Revelation by Flannery O'Connor Essay

1426 WordsApr 11, 20136 Pages
Revelation [Name of Student] [Name of Institute] Revelation Introduction "Revelation" is a short story by Flannery O'Connor. It was published in 1965 in her short story collection Everything That Rises Must Converge. O'Connor finished the collection during her final battle with lupus. She died in 1964, just before her final book was published. A devout Roman Catholic, O'Connor often used religious themes in her work. "All my stories are about the action of grace on a character who is not very willing to support it, but most people think of these stories as hard, hopeless and brutal."—Flannery O'Connor. In reality, her writing is filled with meaning and symbolism, hidden in plain sight beneath a seamless narrative…show more content…
Ruby's blatant racism, her smug complacency, her haughty bearing and cruel condescension have long since repelled us. Plump and pleasant though she may be outwardly, Mrs. Turpin is morally ugly inside. O'Connor's characters often have symbolic names (Martin 191-92). Some of them are based on the lives and legends of Christian saints (Jauss 76). In "Revelation" there are several important ones, all derived from Latin. The title, of course, means "to uncover or unveil," from revelare. In a sense, the names of individuals in the story "reveal" their nature. Both Ruby and Turpin come from Latin. The root rub-denotes "red"; the noun rubor means "redness," but it also may be translated "blush" or "shame." Turp- denotes "ugly or base"; the adjective turpis indicates "disgraceful or shameful." Mary Grace's second name, from gratia, is an unmistakable indication of the author's now-famous "moment of grace" theme in fiction (Dowell 235-39). It is noteworthy that the girl's two names are juxtaposed in the Latin devotional prayer: Ave Maria gratia plena . . . ("Hail Mary, full of grace . . ."). Even Ruby's husband, Claud, has his name from a Latin adjective, claudus, meaning "lame." He is not only actually lame ("he has an ulcer on his leg . . . a cow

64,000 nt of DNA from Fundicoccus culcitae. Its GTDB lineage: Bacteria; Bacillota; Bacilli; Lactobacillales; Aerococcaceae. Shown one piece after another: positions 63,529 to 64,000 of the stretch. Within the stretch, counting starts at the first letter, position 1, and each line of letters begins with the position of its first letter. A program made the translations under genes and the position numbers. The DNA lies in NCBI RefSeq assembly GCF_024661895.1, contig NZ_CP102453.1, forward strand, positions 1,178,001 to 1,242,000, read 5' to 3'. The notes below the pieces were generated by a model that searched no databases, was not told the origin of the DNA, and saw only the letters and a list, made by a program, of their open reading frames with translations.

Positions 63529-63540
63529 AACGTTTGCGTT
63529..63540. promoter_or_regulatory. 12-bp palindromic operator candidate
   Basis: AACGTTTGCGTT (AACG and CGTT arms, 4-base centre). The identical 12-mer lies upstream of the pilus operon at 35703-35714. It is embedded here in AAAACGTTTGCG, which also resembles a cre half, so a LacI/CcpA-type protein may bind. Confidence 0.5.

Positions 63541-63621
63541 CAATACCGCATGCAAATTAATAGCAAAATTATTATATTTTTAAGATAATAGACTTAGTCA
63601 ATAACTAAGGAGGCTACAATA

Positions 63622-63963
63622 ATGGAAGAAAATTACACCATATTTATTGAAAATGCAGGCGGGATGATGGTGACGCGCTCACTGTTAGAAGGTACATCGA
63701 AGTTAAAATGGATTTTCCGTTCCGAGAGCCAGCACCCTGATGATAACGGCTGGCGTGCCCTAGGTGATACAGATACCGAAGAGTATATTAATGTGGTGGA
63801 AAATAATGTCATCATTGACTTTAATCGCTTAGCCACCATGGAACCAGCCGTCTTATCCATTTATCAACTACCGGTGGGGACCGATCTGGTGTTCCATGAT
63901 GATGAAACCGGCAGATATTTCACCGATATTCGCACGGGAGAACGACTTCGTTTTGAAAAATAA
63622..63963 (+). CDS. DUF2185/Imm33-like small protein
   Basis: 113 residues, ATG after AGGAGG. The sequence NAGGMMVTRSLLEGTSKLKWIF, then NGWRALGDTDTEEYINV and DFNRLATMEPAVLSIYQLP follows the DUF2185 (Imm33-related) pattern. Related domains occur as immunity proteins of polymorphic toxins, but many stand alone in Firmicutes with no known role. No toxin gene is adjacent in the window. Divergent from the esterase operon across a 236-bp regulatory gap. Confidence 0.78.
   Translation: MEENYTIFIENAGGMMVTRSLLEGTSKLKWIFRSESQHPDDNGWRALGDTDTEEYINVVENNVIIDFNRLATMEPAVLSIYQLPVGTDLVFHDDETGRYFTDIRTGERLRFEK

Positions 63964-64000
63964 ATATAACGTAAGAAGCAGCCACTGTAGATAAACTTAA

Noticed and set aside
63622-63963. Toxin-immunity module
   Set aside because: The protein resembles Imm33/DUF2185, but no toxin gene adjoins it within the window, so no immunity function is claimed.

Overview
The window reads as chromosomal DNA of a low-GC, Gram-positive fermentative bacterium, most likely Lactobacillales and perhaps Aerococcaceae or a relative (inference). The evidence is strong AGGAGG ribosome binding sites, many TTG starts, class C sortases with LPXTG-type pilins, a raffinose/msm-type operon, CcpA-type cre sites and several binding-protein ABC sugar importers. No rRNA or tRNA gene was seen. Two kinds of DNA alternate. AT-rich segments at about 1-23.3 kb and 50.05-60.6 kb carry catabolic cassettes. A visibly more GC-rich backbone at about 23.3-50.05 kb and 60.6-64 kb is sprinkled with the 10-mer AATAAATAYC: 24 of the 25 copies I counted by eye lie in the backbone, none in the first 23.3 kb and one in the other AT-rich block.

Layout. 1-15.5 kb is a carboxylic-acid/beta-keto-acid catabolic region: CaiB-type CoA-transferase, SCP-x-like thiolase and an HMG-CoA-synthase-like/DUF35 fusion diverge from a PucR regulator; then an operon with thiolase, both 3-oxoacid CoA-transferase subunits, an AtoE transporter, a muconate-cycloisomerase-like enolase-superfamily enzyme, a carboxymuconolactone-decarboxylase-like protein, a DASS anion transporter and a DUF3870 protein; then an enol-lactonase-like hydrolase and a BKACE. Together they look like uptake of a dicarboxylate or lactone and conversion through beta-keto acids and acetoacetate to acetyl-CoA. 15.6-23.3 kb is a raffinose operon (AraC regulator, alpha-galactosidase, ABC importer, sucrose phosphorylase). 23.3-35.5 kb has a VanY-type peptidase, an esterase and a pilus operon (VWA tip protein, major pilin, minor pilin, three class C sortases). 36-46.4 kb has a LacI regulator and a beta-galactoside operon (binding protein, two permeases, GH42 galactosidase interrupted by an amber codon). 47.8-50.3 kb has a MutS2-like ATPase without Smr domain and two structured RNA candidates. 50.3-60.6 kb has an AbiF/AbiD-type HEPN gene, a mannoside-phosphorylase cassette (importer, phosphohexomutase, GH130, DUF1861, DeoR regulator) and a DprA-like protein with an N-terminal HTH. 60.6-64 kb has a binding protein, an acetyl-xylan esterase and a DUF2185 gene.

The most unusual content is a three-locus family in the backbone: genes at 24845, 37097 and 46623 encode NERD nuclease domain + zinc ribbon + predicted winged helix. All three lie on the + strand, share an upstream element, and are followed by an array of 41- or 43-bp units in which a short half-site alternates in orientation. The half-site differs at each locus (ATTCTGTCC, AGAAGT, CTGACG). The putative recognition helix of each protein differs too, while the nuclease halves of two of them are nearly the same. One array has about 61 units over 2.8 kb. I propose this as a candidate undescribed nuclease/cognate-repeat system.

Open Document